7. Older Furniture

    Some furniture can be accepted as a hand-me-down item, especially if it’s easy to clean and isn’t too old. However, as mentioned, old furniture can have safety risks like potential recalls or missing parts. Err on the side of caution, make sure to check the CPSC website, and if you’re not sure, just say no. When it comes to your baby, saving a few dollars is not worth the risk of harm or injury. If you’re considering a hand-me-down crib, just make sure that it was made after 2011 and all of the pieces are intact. You should also purchase a new crib mattress since they’re difficult to wash. Second-hand highchairs should have a fixed crotch post, lockable wheels, and the proper safety restraint system.


  8. Breast Pumps

Finally, breast pumps should not be shared. Breast pumping is a great way to supplement nursing sessions and provide new moms with a ton of benefits. However, since they’re exposed to bodily fluids, they shouldn’t be shared between moms. Luckily, thanks to the Affordable Care Act, all new and expecting mothers are eligible to receive an insurance covered breast pump at zero out of pocket cost to you. Contact your insurance provider to determine your coverage details and work with a trusted medical supply company like Byram Healthcare to access some of the top breast pumps from leading brands.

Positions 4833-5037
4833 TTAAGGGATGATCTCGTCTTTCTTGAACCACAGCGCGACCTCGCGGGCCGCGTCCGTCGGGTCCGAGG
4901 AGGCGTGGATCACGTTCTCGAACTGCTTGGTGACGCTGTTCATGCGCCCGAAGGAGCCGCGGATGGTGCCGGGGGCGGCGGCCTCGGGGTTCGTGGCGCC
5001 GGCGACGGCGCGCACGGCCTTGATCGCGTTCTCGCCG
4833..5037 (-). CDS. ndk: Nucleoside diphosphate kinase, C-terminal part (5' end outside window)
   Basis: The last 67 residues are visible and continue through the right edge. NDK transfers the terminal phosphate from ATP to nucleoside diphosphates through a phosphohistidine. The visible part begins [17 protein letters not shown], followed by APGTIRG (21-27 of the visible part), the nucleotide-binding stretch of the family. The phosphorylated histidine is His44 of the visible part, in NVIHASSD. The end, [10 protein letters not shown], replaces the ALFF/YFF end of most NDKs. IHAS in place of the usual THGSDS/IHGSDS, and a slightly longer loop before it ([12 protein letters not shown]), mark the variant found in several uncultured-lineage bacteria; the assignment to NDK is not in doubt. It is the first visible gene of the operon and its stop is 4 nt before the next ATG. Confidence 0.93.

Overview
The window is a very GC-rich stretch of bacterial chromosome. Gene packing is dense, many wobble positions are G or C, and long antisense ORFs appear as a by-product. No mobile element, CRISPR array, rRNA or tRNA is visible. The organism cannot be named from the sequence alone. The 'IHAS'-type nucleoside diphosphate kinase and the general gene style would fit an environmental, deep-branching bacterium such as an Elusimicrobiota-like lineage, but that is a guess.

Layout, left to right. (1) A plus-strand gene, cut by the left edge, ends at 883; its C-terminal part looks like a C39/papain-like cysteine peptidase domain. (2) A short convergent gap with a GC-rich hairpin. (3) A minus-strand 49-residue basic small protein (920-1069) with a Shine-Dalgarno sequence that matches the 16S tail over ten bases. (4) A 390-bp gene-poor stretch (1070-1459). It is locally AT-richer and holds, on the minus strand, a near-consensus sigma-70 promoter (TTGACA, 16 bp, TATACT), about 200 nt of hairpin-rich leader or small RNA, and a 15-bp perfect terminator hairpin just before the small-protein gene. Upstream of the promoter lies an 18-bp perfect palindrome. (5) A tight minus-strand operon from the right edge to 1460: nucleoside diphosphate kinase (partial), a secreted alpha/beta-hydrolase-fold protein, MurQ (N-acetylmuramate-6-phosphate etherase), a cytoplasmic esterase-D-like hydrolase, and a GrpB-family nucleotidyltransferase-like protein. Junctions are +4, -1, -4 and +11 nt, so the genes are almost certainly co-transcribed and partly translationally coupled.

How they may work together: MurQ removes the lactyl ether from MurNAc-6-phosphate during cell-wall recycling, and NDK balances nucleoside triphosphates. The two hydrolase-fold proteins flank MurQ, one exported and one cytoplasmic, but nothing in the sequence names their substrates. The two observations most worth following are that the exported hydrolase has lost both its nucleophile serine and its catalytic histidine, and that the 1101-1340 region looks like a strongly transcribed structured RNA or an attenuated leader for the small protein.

What to Do After Accepting a Hand-Me-Down

Before you begin using hand-me-down items, make sure that you carefully examine them. This should be more than a simple glance. Check for signs of damage, missing parts, structural stability, and potential choking hazards. Items that you plan to use with your baby should not have any rust, sharp edges, or fraying fabric. If things look good, the next thing you need to do is thoroughly clean your hand-me-downs. Even if you got your items from a family member or trusted friend, cleaning them will remove mildew, dust buildup, and any lingering pathogens. Always wash baby clothes that you receive second-hand prior to using them

If you’re offered hand me downs for your newborns, you can accept them and examine the items carefully or politely decline. Don’t feel like you need to accept everything that’s given to you either. Thanks to the Affordable Care Act, you’re also eligible to receive a free breast pump. Byram Healthcare has a wide range of insurance covered breast pumps available at zero out of pocket cost to you. Get started with our simple, three-step ordering process today.